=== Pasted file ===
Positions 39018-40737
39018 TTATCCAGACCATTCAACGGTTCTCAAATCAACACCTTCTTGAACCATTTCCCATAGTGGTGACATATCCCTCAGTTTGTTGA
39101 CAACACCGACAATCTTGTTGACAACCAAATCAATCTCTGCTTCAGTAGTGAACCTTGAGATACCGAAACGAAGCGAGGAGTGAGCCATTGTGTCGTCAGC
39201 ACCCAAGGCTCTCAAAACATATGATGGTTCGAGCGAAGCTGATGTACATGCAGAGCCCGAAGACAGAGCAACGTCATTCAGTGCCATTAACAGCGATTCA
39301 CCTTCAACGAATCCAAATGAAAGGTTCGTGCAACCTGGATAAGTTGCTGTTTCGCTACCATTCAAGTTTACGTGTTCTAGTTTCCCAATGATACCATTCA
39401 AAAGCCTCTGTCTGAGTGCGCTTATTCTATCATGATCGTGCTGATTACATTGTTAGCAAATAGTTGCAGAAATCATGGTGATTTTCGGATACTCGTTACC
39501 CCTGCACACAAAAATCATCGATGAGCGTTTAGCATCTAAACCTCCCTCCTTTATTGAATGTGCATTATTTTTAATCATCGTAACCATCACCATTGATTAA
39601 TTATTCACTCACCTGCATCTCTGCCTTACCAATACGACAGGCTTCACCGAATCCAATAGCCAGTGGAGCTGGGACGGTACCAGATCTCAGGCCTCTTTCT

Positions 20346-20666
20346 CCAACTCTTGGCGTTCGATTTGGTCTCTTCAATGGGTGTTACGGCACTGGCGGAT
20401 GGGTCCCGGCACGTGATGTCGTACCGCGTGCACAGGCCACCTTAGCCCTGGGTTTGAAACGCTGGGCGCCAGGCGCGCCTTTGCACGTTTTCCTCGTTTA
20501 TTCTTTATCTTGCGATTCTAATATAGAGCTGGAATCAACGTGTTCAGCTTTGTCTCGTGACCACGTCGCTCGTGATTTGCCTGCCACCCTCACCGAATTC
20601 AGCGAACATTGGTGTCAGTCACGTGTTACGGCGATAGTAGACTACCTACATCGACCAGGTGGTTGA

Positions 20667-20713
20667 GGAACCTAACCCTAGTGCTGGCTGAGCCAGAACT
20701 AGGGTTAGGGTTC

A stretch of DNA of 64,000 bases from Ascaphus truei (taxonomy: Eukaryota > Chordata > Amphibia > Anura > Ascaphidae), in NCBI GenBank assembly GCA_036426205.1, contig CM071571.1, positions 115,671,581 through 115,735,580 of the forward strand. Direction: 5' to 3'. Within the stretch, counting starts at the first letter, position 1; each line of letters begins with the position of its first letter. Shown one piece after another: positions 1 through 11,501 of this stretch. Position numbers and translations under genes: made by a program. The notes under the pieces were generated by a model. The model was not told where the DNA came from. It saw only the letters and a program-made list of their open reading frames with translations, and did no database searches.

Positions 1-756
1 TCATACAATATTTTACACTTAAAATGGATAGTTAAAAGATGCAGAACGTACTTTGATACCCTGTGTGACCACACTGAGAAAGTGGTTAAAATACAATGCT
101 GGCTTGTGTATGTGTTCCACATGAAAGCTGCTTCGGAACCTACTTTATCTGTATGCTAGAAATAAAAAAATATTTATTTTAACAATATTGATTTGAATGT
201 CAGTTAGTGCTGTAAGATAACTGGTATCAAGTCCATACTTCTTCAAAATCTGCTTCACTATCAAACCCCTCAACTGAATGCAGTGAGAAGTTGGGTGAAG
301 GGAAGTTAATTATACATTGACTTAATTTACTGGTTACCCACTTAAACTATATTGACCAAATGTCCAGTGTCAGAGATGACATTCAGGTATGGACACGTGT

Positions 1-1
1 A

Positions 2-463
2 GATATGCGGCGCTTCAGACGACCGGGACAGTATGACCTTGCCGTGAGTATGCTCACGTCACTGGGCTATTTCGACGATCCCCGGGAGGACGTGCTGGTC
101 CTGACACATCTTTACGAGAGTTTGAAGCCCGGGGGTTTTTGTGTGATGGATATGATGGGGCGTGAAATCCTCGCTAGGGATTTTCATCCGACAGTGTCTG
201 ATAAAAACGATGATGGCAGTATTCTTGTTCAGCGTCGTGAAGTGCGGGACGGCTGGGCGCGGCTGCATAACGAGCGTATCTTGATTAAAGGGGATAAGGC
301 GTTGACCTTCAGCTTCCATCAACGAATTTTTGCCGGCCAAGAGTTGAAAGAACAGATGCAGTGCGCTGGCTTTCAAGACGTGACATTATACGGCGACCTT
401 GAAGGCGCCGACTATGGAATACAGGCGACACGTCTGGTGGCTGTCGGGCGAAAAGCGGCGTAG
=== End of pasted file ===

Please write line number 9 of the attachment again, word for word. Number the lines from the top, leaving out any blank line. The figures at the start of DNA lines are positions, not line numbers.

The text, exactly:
Positions 20346-20666